Mozart's Birthplace

Mozart's Birthplace

Getreidegasse 9
A-5020 Salzburg
Get directions

Tel.: +43-662-84 43 13
Fax: +43-662-84 06 93
mozartmuseum@mozarteum.at

Opening hours

Daily: 9 am – 5.30 pm
July / Augst: until 8.30 am – 7.00 pm
(last entry 6.30 pm)

Mozart Residence

Mozart Residence

Makartplatz 8
A-5020 Salzburg
Get directions

Tel.: +43-662-874227-40
Fax: +43-662-87 42 27 83
mozartmuseum@mozarteum.at

Opening hours

Daily: 9 am – 5.30 pm
July / Augst: until 8 pm
(last entry 7.30 pm)

Salzburg Mozarteum Foundation

Salzburg Mozarteum Foundation


Schwarzstr. 26, A-5020 Salzburg
Get directions

Great Hall & Viennese Hall

Mag. Reinhard Haring
Rentals, Disposition
Tel. +43 (0) 662 889 40 22
E-Mail: haring@mozarteum.at

Bibliotheca Mozartiana

Dr. Armin Brinzing
Bibliotheca Mozartiana (Director)
Tel: +43 (0) 662 889 40 13
Fax: +43 (0) 662 889 40 50
E-Mail: brinzing@mozarteum.at

Latest News

22.07. 2015
After more than 200 years one of Mozart’s autograph manuscripts returns to Salzburg

Thanks to the generous support of a private donator the Salzburg Mozarteum Foundation has been able to acquire an extensive autograph manuscript by Mozart.  The copy of a work by Eugenio di Ligniville by Wolfgang and Leopold Mozart was owned privately until now. During the festival season the original autograph will be on display in the Mozart Residence.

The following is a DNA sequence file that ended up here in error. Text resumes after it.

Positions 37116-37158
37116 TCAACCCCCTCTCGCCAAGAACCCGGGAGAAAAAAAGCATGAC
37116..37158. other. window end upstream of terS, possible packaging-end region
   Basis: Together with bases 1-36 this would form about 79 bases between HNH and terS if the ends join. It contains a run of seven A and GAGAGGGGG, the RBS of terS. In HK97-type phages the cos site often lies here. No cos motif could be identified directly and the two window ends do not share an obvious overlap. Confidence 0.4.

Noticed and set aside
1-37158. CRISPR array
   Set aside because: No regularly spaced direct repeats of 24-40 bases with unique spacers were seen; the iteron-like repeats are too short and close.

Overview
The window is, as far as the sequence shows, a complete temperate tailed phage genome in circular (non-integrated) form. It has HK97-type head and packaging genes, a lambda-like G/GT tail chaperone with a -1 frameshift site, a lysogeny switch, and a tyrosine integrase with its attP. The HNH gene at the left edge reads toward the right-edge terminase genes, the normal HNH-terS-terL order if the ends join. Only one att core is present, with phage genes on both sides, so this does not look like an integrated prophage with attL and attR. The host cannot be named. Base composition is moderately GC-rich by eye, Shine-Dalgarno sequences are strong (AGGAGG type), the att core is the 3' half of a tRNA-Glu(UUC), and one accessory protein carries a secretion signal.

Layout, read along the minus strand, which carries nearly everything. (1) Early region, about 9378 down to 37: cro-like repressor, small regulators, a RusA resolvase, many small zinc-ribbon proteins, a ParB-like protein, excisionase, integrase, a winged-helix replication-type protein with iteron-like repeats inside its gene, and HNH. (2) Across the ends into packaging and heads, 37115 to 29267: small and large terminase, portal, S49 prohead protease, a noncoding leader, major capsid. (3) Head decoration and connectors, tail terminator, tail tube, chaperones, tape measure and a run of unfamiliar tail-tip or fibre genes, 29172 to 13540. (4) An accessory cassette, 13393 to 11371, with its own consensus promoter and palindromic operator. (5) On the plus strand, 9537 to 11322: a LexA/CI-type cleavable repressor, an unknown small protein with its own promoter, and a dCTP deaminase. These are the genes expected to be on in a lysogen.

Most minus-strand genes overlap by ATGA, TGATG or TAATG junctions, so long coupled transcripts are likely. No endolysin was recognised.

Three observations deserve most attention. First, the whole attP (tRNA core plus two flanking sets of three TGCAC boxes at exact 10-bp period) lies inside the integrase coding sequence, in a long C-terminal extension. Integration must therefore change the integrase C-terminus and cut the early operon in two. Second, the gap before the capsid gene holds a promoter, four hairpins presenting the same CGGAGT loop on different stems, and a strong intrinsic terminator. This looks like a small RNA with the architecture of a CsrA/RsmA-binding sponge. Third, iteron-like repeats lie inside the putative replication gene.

Towards the end of 1799 the André music publishing house purchased Mozart’s musical estate.  The small-scale manuscript (17 x 22 cm) with 12 pages containing writing and music is the copy of a work by Eugenio di Ligniville (1727-1788) made by Wolfgang and Leopold Mozart; it passed into private ownership at the end of the 1920s. The item was auctioned on 28 May 2015 at Sotheby’s in London, and thanks to the generous support of a private donator was bought by the Salzburg Mozarteum Foundation for £167,000 (€ 237,000).

The original manuscript, which can now be presented to the public for the first time, offers valuable insights concerning the musical studies of the Mozart Family. Wolfgang Amadé Mozart wrote down the music, Leopold entered the text, albeit incomplete.  As a study manuscript the work originally had neither a title nor any indication of the author; the words Stabat mater on the first page of music were not added until the 19th century.

It was long assumed that the manuscript was created as early as 1770 during the first journey to Italy, but analyses of the paper and handwriting show that it was not created until 1773 in Salzburg.

Preparations are in progress to issue an annotated facsimile edition of the autograph.  

 


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